Plant breeders often get stuck in a rut, copying each other, with only slight variances in each new selection. What makes us stand up and take notice is when a breeder dares to head in a completely different “Pythonian”-like direction. Such is the case with Echinacea ‘Pretty Parasols’, which is in flower now at JLBG. We love this oddity from Belgium’s Jan Spruyt, but am unsure if anyone else will share our excitement. The plant is taller (3′), and much more airy than the form typically seen in other echinacea hybrids. So, what do you think?
Just back from the Perennial Plant Association meeting in Lancaster, PA, held in person for the first time in three years. It was like a family reunion after such a long period of no contact, except via Zoom. Over 450 people from around the world showed up for the first year back.
The Perennial Plant Association is a professional organization for people involved in production, sales, trials, research, landscaping, or growing perennials. The annual meetings consist of a week of talks, tours, and a trade show. There are plenty of tour options, so attendees can select whether they are more interested in landscape design, retail, or production.
Aris Greenleaf is a large liner producer, who also has a trial garden. Sadly, non of the trial plants here had been planted more than a few months.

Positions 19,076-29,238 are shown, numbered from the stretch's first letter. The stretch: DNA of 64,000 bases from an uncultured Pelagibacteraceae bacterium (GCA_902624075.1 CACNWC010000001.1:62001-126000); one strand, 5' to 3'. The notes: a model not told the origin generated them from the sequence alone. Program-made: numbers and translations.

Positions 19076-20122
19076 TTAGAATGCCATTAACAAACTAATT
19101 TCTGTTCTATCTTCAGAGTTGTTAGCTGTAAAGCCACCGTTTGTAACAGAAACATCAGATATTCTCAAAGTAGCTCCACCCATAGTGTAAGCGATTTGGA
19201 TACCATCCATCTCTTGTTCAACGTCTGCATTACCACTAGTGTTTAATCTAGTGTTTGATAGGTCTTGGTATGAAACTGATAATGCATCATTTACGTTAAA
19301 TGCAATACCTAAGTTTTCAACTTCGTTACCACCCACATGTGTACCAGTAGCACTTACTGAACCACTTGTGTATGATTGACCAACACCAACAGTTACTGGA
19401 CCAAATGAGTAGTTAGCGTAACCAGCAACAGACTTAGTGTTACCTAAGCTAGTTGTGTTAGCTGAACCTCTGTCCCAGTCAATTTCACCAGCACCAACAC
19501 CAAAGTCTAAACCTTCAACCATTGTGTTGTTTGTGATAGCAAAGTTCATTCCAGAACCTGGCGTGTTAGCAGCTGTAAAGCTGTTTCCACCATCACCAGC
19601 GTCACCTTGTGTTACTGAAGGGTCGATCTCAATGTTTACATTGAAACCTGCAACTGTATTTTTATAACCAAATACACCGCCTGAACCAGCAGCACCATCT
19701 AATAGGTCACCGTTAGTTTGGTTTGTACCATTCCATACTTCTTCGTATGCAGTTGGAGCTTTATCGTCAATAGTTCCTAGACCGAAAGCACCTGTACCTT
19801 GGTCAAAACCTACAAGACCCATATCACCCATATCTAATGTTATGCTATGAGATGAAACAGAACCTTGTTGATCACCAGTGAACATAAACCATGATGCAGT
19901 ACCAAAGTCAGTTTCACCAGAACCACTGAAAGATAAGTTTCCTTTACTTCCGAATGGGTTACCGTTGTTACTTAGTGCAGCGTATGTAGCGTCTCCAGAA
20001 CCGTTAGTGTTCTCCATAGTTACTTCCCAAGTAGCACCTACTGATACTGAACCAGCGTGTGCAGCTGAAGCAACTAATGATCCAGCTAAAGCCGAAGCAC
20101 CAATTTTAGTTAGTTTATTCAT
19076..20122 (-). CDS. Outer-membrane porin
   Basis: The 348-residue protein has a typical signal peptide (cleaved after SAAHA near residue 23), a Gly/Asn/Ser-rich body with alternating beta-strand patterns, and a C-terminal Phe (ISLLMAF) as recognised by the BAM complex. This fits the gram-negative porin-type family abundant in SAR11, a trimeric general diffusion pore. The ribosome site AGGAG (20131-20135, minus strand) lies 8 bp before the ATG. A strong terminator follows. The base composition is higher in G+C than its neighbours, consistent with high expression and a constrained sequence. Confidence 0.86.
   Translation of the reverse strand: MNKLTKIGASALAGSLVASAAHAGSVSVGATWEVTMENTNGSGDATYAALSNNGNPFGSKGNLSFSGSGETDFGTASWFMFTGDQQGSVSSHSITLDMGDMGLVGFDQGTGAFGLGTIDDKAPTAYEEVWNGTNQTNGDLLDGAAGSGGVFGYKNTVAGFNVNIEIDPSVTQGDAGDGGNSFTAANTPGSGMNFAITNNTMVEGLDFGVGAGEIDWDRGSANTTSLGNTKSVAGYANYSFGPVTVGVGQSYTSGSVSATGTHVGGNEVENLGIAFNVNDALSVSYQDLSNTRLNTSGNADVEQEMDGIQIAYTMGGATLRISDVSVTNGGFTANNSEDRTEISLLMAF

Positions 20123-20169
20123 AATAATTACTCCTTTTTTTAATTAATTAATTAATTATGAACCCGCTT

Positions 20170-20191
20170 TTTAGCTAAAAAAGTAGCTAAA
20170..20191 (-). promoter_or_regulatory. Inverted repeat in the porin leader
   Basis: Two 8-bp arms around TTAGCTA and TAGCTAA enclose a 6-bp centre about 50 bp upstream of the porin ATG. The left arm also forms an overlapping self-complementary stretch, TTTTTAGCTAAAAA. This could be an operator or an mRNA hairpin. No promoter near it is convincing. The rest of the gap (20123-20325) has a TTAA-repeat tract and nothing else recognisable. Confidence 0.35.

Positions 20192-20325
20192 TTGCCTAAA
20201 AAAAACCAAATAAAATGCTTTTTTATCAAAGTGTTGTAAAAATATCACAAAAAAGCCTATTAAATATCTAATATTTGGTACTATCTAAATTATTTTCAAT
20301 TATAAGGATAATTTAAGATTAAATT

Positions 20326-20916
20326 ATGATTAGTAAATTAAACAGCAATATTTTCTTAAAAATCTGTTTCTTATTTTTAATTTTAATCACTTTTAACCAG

Cavano’s Nursery in nearby Maryland, was one of several top notch perennial growers we visited.
North Creek Nursery, a leading producer of native plant liners in PA, hosted the group for an amazing dinner
Owner Ed Snodgrass welcomed the group to his Emory Knoll Farms, an “off the grid” nursery that only produces plants for green roofs. 100% of their power is produced by solar panels on site.
For those unfamiliar with green roofs, shingles are replaced with plants, which help insulate the structure, while also reducing runoff.
What interested many on this tour, was their use of an outdoor version of a Stanley Steamer, for weed control. The manufacturer, Weedtechnics is out of Australia, but has a few US distributors.
Steam is applied too kill weeds as you would clean a carpet. The steam only penetrates the ground to 5 mm, but that’s enough to kill both the weed and weed seed, without bothering nearby plants. This is certainly a technology many of us on the tour will be investigating.